In addition to what I mentioned above, you appear to be implying (and please correct me if this is not the case) that there is no contradiction between Chakotay saying the asteroid should be vapourised and Kim's statement of fragments, as he may be referring to only part of the asteroid being vapourised. However, I would disagree that this is what he is referring to by the use of 'vapourised' as part of the asteroid actually does appear to be vapourised; it would make little sense him expressing surprise at the torpedo's results, saying that it should have been (partially) vapourised, when in actual fact it really was partially vapourised.


border="0" align="center" width="95%" cellpadding="0" cellspacing="0">>>Quote (Guardian47 @ April 11 2010, 10:03 pm)> id="QUOTE"> border="0" align="center" width="95%" cellpadding="0" cellspacing="0">>>Quote (Guardian47 @ April 11 2010, 10:03 pm)> id="QUOTE"> border="0" align="center" width="95%" cellpadding="0" cellspacing="0">>>Quote (marshall8472 @ April 12 2010, 6:37 am)> id="QUOTE">if this is how warp drive works I imagine they just reverse their warp engines to come out of warp and to a full stop. ?We've seen them use their warp engines to go in reverse before such as in episode "Time Squared".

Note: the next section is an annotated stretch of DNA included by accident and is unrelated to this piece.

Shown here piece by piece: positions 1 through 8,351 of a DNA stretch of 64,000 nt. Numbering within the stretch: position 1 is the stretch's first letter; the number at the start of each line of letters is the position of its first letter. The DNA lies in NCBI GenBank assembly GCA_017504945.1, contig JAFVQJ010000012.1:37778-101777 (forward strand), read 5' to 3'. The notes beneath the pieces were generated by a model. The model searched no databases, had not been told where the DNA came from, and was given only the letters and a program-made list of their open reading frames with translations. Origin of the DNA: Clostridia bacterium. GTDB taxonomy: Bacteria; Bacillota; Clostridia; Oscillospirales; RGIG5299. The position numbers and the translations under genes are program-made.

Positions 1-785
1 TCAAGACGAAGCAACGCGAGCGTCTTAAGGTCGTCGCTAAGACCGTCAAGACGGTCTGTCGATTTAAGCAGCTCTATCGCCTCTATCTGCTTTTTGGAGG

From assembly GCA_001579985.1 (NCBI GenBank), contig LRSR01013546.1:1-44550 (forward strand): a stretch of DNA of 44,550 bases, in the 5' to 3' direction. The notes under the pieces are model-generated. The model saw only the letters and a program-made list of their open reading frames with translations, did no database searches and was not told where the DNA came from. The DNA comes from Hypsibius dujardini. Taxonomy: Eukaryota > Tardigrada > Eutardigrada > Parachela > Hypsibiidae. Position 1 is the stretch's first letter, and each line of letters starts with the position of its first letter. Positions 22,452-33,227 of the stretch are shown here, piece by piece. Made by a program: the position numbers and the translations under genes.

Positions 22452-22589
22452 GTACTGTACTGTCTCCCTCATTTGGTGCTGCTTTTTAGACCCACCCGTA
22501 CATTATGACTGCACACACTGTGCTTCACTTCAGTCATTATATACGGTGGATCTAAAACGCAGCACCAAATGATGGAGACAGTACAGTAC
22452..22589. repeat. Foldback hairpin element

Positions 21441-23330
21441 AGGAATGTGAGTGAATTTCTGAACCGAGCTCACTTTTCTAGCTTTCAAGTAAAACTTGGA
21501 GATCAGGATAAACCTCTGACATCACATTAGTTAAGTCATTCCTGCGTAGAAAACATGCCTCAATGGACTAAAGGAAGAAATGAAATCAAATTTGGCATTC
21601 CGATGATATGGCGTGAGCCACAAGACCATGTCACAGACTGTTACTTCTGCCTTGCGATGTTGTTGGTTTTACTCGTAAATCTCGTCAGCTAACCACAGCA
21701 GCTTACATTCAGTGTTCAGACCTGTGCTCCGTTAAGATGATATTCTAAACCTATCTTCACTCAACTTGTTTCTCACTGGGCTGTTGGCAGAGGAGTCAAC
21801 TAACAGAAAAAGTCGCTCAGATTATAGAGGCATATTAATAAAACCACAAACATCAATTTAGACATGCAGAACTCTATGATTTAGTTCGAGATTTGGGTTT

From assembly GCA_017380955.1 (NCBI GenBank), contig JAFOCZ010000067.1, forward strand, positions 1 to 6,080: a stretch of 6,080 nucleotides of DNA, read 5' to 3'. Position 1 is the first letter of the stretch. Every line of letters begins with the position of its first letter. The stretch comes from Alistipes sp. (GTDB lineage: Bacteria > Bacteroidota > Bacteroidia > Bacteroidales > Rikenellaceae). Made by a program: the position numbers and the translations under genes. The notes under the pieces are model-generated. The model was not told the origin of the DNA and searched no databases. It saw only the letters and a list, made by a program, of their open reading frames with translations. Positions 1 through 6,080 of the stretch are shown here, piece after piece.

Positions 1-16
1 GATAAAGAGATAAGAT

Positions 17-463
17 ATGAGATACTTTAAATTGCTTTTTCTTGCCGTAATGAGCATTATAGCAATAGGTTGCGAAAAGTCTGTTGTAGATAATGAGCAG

In addition to what is mentioned in the article that Guardian posted on the subject, note that when the Enterprise attempted Saucer separation at warp, it was considered dangerous as the Saucer section, lacking warp engines itself, would rapidly slow down and drop out of warp once detached.

If warp engines simply imparted faster than light momentum like a normal engine would as you're suggesting, then there is no reason that the Saucer section would rapidly slow down and drop out of warp when detached; it would still retain its original momentum and continue at warp speed until it applied a braking force, it would not lose momentum and slow down as if it were in an atmosphere.

DarthServo

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Report this May. 16 2010, 3:09 am

Proof the crew of Voyager are morons and their statements, particularly off-hand comments, should not be taken literally.

Janeway frequently selects the least effective option to solving a problem.

Janeway's idiocy is what got them stranded in the Delta Quad in the first place. She also trusts Neelix even though he's been lying to them from day one, but then again, she also thinks Q isn't a liar either.

Astounding ignorance about the nature of a black hole's event horizon.

The Prime Directive becomes an excuse for genocide.

Janeway sets murders free without any kind of punishment

Don't know much about the nature of worm holes either.

Naturally occuring, stable trans-uranic elements. tee-hee.

Repeated failures in efforts to get home faster.

Stupidity in selecting landing party members and facing situations with probable hostiles in the area.

More stupidity in facing dangerous situations.

Janeway gives vital ship information to crew members she has reasons to believe she cannot trust anymore.

Stupidly mixing terminology of molecular level and sub atomic particles. To show how idiotic that is, some have described it as trying to play billiards with a standard-size pool table and using Mars as the cue-ball. Note to all the Trek wankers who like to think planetary destruction is the norm in Trek, yet the crew of Voyager is impressed by the mere destruction of 300k people. We can do worse than that today.